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Sell Yourself

me

“I saw your light was on,” P. said. He had moved into a house across the street, and so he knew when I was home and who came to visit. We had broken up a month before and I was seeing the tactophobe.

I didn’t want to talk to him, but I didn’t want to be rude. I thought of turning off my light, but decided that would be too obvious. “How are you?” I asked.

“I thought you might want to come over,” he said. It was midnight.

“It’s late,” I said.

“Hey, if you come over right now, I promise you’ll be asleep in 30 minutes,” he said.

If you want to sell your book or your art, you’ve got to make a pitch. Why should anyone plop down their money on your work? Some people say they won’t sell out, but does sell have to mean sell out? Where is that line? How do you pitch and not sound like a jerk?

7 thoughts on “Sell Yourself

  1. I have a problem with this. I have always focused on my art and my craft and my personal development, and when selling, pay, or money comes into it, I run the other direction.

    I think, first one has to believe that one is WORTH whatever pay one is requested.

    Did P deserve a booty call? He thought so.

    Do we deserve to be published and read and loved by strangers? My critical brain says hell yeah. Keep trying. Never give up. Believe in your work and believe that you aren’t trying to take anything from someone by wanting them to publish your writing. It’s not a scam you’re running. It’s not an imposition. Believe that you are giving them a valuable gift, the opportunity to share in the world you have created, and to be the ones who give it to the wider world.

    My mushy scared little girl brain says EEEEK and runs away, hiding my novels in a file cabinets and pretending that I’m just not ready. I’m not good enough. No one wants to read my work anyway. I have nothing to give the world. She apologizes to the world for thinking I’m a real writer and being so conceited as to even try to write books.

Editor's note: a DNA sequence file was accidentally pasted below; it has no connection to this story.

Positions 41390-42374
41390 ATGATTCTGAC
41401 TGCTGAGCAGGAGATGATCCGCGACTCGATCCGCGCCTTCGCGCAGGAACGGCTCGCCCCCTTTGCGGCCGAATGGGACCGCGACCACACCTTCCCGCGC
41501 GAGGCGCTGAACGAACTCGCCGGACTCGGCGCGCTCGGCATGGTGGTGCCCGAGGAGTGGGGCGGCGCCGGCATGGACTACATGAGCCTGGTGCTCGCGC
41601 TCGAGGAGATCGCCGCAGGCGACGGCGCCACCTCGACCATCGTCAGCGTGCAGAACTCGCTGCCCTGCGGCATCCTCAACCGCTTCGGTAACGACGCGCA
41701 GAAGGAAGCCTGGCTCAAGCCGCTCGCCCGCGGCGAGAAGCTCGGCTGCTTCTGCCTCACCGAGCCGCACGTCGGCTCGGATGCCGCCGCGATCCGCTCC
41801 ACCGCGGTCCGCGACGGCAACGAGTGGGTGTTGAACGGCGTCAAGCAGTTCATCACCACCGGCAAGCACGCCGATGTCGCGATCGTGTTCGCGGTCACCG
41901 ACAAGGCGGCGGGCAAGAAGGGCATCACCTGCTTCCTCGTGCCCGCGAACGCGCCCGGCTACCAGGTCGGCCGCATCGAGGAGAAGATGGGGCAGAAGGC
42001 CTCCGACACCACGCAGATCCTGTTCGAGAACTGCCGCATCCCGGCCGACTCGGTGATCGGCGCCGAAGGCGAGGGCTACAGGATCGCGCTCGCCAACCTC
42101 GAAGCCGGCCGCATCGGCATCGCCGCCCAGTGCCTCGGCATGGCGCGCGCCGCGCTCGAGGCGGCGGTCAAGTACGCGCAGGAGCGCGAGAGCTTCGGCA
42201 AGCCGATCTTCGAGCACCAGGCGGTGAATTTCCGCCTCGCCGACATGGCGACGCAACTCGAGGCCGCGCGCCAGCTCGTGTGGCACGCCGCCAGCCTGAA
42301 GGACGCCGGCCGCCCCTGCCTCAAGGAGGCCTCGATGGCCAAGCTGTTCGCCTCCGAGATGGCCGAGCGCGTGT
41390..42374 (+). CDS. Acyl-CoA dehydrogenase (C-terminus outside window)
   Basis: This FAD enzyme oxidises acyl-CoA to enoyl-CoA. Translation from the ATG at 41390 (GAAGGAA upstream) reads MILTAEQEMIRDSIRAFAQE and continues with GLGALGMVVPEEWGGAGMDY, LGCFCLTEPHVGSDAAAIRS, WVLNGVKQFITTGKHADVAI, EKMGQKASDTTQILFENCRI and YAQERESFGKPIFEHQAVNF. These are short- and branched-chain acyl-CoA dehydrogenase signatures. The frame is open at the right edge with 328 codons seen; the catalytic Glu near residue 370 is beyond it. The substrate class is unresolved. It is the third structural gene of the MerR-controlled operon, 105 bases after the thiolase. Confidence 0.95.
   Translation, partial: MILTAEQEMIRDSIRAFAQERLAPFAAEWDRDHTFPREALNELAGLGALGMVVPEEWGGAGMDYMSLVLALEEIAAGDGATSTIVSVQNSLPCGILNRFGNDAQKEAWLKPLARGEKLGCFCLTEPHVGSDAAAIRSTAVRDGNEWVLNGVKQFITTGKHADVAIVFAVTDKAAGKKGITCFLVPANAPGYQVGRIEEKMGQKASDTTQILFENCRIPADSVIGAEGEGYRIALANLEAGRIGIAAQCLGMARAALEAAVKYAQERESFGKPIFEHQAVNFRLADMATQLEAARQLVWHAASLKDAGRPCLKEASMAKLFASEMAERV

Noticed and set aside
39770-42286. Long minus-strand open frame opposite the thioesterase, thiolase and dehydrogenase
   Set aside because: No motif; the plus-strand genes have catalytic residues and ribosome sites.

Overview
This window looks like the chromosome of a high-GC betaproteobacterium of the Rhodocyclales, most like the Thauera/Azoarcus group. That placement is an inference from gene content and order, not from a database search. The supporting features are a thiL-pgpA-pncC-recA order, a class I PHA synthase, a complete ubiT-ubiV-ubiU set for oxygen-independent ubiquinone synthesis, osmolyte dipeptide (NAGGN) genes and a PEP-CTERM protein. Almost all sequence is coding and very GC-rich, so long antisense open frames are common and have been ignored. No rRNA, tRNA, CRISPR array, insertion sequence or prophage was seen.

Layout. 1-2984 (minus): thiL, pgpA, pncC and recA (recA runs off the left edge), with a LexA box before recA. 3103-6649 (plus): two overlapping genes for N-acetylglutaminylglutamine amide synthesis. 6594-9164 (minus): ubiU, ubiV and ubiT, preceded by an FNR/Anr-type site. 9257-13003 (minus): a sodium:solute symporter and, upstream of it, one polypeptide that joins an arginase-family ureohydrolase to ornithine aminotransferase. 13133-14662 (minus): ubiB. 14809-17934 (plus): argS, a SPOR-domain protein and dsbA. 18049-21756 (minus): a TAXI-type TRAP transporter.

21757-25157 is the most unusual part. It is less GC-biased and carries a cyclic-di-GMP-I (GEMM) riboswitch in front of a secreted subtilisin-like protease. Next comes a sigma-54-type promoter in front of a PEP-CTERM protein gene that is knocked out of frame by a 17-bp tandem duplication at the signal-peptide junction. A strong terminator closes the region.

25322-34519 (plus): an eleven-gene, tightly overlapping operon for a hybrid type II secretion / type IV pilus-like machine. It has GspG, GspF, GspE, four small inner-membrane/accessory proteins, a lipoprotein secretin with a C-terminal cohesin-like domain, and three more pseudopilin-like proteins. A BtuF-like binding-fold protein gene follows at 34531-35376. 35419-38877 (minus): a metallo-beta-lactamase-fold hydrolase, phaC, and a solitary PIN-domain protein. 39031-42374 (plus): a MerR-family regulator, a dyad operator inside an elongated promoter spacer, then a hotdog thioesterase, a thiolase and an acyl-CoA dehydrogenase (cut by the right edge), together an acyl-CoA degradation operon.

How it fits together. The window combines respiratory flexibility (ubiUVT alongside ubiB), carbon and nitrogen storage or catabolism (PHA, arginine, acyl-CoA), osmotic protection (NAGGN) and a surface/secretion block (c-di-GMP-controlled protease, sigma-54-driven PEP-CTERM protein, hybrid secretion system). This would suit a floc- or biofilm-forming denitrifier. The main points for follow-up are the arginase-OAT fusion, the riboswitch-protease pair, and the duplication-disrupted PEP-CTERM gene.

Which brain do we want to use when taking our babies out into the world?

    This is not a trick question.

  2. I think my negative energy about making money is influencing the sale of my book. Is that weird? I don’t feel like I deserve it, so the universe says, “You’re right.”

    You have to use that 30-minutes line in one of your stories. Talk about showing, not telling. Instant cad. 🙂

    And hey, I just noticed that the snowflakes on the site change direction when I move my cursor. Cool.

  3. rowena, he deserved a big no, which is what he got. Now your work is beautiful and true and you don’t need to hesitate asking a price, but I know what you mean. I feel conceited asking for money.

    Sherri, I know my mixed feelings about money contributes to tons of problems. You deserve to sell your book though. Good luck and may the universe shine upon you in the new year.

  4. It’s a little like I imagine it must be for parents (especially mothers). They’re surrounded by images of happy families, recovering families, families making a go of it in tough times, and so on. Of course there are also the other sorts of families, and nobody likes to project their own family-to-be into that sort of future, so they set out with hopes and expectations and pride and excitement.

    But then reality sets in. And on its heels, panic:

    What do *I* know about being a parent?… I could never be as good as X across the street…. And omigod, how could I forget, I’ve got to turn the little one over to the world at some point, who will take care of him then, who will love her as much as I do, omigod, omigod, omigod…!

    At some point you gotta stop clinging to the thing — the book, the art, the child. And because it’ll never take that first step on its own (heck, it loves YOU, too), you gotta actually give it the push it needs. Without that push, it doesn’t stand a chance.

    (At which point I will stop sounding like somebody who knows squat about raising children.)

  5. I had a male writer friend tell me once that he thinks women particularly suffer from “I don’t deserve this” when it comes to their work, because they don’t see it as something that takes place in the world, not just in the soul. I still question this stertype, but I have to admit that it allowed me to accept that I have the right to earn money at my work, and that if I were selling software that I designed, for instance, I woudln’t have the same doubt and meekness about it.

    JES: having one kid in college and one about to leave, I can safely say that the letting-go experience is very similar. Your kids leave in increments; from the day they are born they are growing more independent, just as a book takes on a life of it’s own from the moment you start to write. And just as our kids are meant to gor forward into the world, so is our work.

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